Salt Water.

I fell asleep.

Now, every child growing up in a violent home knows that this is a big mistake. If a fight kicks off, who will defend my Mum? Who will call the police, the ambulance? Our neighbours can't be counted on; the whole cul de sac is aware of the savage beatings inflicted on my mum, but nobody ever intervenes. The adults prefer to ignore what goes on behind our door.

I'm woken abruptly by my older brother, urgently shaking me and saying "Sam, Sam! It's Mum!". Instantly, I jump out of bed whilst cursing myself, for not being awake to protect her. I feel sick, and fear- the familiar feelings. "What is it?", I ask as we rush downstairs, and I sense that something is not quite right- this isn't a 'normal' night. There's no crying, shouting, or the sound of glasses being smashed. My brother doesn't reply, and leads me to the bathroom.

Mum's there, with her head bent over the toilet, throwing up. Malcolm is stood by her, holding a glass of water. I'm only 7 years old, but at the very moment that I'm confronted by this scene, I know: Mum has done something bad to herself. Malcolm turns, and explains the concept of ingesting salt water to induce vomiting. He wants us to encourage our Mum to drink the vile substance, to make her throw up the pills.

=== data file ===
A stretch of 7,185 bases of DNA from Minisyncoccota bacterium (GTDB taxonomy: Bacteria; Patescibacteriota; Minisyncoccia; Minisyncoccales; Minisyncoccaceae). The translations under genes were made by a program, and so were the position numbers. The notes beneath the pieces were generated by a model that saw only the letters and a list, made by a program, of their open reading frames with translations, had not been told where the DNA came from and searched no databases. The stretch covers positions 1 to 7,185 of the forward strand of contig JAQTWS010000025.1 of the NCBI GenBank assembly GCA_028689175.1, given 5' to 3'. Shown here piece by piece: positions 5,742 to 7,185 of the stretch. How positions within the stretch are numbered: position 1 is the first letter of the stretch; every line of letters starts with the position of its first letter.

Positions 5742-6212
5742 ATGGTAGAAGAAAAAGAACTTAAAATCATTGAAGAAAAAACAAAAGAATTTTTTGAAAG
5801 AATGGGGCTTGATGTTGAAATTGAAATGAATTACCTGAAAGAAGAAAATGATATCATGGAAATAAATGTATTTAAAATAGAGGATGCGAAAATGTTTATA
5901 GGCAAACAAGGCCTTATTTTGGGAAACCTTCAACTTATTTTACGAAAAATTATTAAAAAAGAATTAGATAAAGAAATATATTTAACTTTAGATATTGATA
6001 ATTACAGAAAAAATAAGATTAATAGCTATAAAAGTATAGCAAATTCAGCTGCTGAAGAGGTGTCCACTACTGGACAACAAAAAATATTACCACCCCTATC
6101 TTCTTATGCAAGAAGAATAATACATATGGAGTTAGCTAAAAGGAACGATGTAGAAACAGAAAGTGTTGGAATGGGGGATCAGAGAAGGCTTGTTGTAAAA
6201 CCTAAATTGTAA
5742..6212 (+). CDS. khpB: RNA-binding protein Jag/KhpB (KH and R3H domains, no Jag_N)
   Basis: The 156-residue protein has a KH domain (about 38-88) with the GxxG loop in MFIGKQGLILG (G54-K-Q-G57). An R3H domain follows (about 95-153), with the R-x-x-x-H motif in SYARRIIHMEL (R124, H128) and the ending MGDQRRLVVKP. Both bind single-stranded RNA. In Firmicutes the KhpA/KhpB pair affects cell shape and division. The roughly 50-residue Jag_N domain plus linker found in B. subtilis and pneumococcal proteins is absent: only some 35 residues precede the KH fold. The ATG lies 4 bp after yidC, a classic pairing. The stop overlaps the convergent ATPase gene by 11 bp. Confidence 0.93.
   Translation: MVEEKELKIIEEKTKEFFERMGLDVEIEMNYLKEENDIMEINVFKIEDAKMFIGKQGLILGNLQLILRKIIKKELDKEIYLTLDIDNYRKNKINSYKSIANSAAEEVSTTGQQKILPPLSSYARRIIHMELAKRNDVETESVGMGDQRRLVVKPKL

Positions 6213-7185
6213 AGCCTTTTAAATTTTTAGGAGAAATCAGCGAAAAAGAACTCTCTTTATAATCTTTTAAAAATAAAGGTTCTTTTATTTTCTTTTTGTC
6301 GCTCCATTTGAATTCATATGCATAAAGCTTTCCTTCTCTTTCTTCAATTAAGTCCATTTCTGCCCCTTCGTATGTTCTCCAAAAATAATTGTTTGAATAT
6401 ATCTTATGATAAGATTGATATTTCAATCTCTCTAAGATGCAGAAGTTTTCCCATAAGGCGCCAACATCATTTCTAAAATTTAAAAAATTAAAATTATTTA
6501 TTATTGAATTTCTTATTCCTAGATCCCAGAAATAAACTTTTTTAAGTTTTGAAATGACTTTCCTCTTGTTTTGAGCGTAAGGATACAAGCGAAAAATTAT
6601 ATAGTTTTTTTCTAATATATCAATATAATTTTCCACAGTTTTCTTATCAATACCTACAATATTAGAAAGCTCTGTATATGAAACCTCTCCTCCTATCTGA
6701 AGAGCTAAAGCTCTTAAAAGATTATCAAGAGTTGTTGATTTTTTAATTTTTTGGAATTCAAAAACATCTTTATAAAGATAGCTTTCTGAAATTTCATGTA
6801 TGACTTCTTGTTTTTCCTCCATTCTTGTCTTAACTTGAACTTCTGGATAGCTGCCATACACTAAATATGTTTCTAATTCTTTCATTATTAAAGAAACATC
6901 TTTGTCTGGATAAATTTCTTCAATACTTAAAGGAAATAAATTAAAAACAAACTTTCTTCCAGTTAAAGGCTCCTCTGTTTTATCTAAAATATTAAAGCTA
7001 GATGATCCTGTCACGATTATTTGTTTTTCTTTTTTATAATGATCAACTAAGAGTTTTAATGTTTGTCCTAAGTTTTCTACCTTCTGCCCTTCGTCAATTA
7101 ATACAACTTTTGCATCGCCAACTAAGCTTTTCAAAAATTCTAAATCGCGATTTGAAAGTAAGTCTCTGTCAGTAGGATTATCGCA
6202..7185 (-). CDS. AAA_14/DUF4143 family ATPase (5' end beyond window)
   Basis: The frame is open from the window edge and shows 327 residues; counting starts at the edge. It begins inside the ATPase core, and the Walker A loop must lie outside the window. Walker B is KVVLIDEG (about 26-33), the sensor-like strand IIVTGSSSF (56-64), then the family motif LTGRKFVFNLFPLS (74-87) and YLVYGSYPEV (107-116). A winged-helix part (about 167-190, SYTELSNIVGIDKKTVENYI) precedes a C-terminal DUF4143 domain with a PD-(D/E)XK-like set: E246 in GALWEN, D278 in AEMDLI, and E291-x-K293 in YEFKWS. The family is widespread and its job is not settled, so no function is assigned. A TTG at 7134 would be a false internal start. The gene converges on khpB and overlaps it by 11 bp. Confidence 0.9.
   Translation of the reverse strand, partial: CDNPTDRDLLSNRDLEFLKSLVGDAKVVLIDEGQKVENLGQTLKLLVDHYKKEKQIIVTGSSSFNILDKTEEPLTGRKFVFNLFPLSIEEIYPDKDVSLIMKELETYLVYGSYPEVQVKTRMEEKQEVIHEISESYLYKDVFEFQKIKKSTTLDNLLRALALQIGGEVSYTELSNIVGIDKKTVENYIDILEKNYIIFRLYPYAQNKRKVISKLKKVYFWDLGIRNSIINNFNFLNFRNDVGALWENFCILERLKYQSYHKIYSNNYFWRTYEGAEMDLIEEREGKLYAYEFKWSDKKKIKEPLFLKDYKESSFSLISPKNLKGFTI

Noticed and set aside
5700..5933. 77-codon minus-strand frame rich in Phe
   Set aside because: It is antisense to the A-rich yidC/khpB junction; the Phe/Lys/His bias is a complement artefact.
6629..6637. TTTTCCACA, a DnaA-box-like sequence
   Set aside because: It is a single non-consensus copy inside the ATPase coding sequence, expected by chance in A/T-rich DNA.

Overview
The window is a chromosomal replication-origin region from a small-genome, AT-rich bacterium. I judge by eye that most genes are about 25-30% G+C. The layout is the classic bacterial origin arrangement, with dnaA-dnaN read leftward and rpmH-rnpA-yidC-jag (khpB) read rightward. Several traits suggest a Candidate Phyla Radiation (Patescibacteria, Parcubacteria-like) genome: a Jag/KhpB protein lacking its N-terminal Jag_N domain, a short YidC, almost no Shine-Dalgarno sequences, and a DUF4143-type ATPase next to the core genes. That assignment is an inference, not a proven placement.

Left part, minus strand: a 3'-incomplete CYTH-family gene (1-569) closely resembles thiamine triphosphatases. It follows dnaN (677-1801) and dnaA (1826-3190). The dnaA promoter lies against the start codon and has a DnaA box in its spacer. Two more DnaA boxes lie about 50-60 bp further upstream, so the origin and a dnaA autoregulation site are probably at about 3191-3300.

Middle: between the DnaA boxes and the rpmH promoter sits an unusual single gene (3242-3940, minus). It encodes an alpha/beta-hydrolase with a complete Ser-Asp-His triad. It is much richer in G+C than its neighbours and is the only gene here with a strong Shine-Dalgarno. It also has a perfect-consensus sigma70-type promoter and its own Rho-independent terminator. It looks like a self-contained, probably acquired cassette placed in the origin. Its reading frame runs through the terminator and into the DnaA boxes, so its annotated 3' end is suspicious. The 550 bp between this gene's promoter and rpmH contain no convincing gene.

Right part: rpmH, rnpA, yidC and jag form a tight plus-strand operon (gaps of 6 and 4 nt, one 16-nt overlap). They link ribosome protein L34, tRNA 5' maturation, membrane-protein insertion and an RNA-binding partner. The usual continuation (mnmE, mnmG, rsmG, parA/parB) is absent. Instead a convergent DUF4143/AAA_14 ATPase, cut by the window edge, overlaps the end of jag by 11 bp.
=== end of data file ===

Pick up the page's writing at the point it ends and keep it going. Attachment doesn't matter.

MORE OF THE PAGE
I can't do it. My brother starts chanting: "drink it, Mum!" ... but I cannot do it. I'm too mortified. Mum has hurt herself, and I can't comprehend that fact. "Sam, say it!" ... and I still cannot say it. Frustrated, my brother punches me on the arm, and it's what I need for the tears to come. I start crying, and my brother hits me again. He raises his fist again, but is interrupted by the doorbell.

"The ambulance!", Malcolm announces whilst he sweeps to the front door, looking every inch the caring and considerate boyfriend. I hate him so fiercely in those few seconds, and think: "it's because of YOU that Mum's done this!" but of course, I'm far too terrified to say that to him and remain dutifully silent.

Our pet cat, Chloe, comes running through the front door with the paramedics, and I hold her tightly, whispering reassurances, while they strap Mum to a wheelchair. She's completely out of it and her eyes glaze over as her head turns towards me. I don't think she's aware that I'm there.

The paramedics wheel Mum out of the house and into the ambulance. As soon as they're gone, Malcolm turns to my brother and I and tells us that Mum's done this before, but it was just attention seeking, and sets us a mission to find the pills she's 'obviously hidden'.
Me and my brother head to search the kitchen, and I'll always remember our exchange of words: "I thought I heard Mum moving pots around in here earlier, did you?"
"Yeah, I think so."

Truth was, neither of us heard anything, we were just trying to reassure ourselves that Mum hadn't overdosed and wouldn't die.
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Jul 15, 2010